Sessions: DOJ Taking ‘Vigorous Action’ to Protect Those Who ‘Protest Against Racism and Bigotry’
Because a Leftist demonstrator died at Charlotteville there has been an enormous blast of self-righteousness from the Left. And in their self-righteousness they have arrogated to themselves the right to call the conservative demonstrators at the Charlotteville rally, "Nazis", KKK", "white supremacists" etc.
But where is the evidence for those accusations? There were no KKK robes in sight, no swastikas and no proclamations of white supremacy. But so loud and persistent have those accusations become, that both Trump and Sessions have now appeared to concede that such groups were present at the march.
The aim of the march was simply to defend a statue of an historic figure, Robert E. Lee. And some individual marchers claimed to be defending white culture. But culture is not race and you can defend it without calling it supreme. The motive in fact was to prevent its subjugation, not assert its supremacy.
The violence at the rally was sparked by deliberately planned attacks by Antifa on the marchers. Antifa came equipped with bats, sticks and flamethrowers. All the marchers did was defend themselves. The marchers did apparently foresee attacks on them -- which was a pretty obvious possibility -- but their major preparation was to hand out those death's head shields for self protection. And note that shields are a defensive device, not a weapon. The death's heads were apparently an attempt to scare off attackers. Who the attackers were and who the defenders were is thus crystal clear.
Unfortunately, one individual was so incensed by the attacks that he drove his car into the Antifa group. But that was a response by one individual, not a concerted effort by any group.
So where is the condemnation of Antifa? I have seen none. Instead, Jeff Sessions below seems to suggest that he will protect them. Media hysteria seems to have effectively blinded people to what actually went on. It's a triumph of Leftist propaganda.
Neo-Nazis and other white supremacists are going to discover that the Trump administration is “coming after them for any violations of the law,” Attorney General Jeff Sessions said on Monday.
Sessions, a recent target of Trump’s criticism, on Monday defended the president for making a “very strong statement” against the “hatred, violence, bigotry, racism, white supremacy” espoused at weekend rallies in Charlottesville, Virginia.
“Those things must be condemned in this country,” Sessions told NBC’s “Today” show. “They're totally unacceptable, and you can be sure that this Department of Justice in his (Trump’s) administration is going to take the most vigorous action to protect the right of people like Heather Heyer to protest against racism and bigotry.
“We're going to protect the right to assemble and march, and we're going to prosecute anybody to the full extent of the law that violates their ability do so, so, you can be sure of that,” Sessions added.
The white supremacists, including neo-Nazis and the KKK, had a permit to protest the removal of Confederate statues in public parks, but their protest attracted counter-protesters. One of those counter-protesters, 32-year-old Heather Heyer, was killed when a car driven by a young white man, apparently a white supremacist, rammed a crowded intersection.
CIA Director Mike Pompeo told CBS's "Face the Nation" on Sunday that the Justice Departent has opened a civil rights investigation into the car-ramming to "make a determination about whether it's appropriate to charge this as an act of terror." Pompeo said he is confident that DOJ "will investigate that with enormous rigor and get to the right outcome."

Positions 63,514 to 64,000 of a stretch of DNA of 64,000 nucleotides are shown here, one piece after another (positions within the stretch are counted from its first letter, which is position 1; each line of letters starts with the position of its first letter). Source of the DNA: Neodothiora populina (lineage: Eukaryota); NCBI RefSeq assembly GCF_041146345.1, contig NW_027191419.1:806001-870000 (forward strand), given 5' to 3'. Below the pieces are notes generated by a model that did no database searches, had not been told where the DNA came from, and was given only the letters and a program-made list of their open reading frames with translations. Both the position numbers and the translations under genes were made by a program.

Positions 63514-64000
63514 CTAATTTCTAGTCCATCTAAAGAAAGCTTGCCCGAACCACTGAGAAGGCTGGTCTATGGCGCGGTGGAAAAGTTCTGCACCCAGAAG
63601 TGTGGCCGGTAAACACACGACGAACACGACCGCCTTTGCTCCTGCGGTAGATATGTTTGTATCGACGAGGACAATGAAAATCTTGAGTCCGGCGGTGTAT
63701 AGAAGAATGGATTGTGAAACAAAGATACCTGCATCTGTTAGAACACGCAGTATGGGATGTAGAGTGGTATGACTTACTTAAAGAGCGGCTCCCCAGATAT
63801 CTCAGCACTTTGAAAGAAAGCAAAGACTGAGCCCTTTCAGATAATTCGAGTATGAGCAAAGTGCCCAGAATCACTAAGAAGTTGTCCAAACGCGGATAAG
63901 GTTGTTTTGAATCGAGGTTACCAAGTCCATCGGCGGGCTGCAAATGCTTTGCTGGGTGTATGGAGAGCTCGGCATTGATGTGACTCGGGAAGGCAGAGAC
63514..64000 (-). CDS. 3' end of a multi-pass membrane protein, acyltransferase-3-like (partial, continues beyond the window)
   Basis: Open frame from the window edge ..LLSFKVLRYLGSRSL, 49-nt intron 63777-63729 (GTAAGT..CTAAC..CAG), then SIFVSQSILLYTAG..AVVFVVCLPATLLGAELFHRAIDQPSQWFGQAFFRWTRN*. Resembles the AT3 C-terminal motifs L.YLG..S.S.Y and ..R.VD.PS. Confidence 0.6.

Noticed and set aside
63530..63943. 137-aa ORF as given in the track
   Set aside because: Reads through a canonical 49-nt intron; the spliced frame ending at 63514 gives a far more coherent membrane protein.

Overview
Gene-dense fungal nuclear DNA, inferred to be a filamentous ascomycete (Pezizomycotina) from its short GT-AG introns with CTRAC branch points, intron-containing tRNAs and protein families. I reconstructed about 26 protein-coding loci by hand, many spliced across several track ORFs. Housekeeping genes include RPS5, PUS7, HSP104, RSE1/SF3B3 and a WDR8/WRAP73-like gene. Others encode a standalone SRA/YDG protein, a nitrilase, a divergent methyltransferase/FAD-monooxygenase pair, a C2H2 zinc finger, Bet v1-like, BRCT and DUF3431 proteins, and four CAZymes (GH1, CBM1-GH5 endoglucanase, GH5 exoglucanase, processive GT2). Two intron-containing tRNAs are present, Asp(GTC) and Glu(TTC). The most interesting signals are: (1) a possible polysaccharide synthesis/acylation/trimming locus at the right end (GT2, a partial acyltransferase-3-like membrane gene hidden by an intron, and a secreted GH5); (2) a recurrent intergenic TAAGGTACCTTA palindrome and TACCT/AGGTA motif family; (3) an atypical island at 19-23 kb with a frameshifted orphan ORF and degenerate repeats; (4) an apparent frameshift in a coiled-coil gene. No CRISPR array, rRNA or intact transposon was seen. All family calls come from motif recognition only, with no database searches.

President Trump, meanwhile, is expected to say more about the Charlottesville violence on Monday, but some critics say it’s too late – he missed an opportunity to criticize the white supremacist groups by name when he spoke on Saturday.
“We condemn in the strongest possible terms this egregious display of hatred, bigotry and violence -- on many sides, on many sides,” Trump said at a press conference on Saturday afternoon. “It’s been going on for a long time in our country -- not Donald Trump, not Barack Obama -- it’s been going on for a long, long time.”
Trump’s suggestion that “hatred, bigotry and violence” exists on “many sides” offended some Americans. On Monday, “Today” anchor Samantha Guthrie asked Sessions, “What are the other sides?”
Sessions replied, “Well, we've had violence around the country in any number of ways over decades. We've had these spasms of violence that are unacceptable in America.”
Sessions noted that Trump on Saturday said the problems have been going on for a long time: “He said what happened in Charlottesville is unacceptable. We need to find out what happened, that it's wrong, and we need to study it and see what, as a nation, we can do to be more effective against this kind of extremism -- and evil, really. I thought it was a pretty -- it was a good statement, delivered just a few hours after the event,” Sessions said.
As criticism against the president mounted, the White House on Sunday issued a statement explicitly calling out the neo-Nazis, the KKK “and all extremist groups.”
“Amazingly, Nazism remains alive after all the evil it has caused in the world, and so I think that we take this seriously,” Sessions said. “We go at it directly, morally, legally, politically, legitimately and any way possible to reject this kind of ideology that that causes division and hatred in America. It's just not part of our heritage.”
Sessions said he expects President Trump to speak about the violence later today.
“He will be speaking to the people today, I'm not sure what he'll say, that's my understanding. And he's been firm on this from the beginning. He is appalled by this.”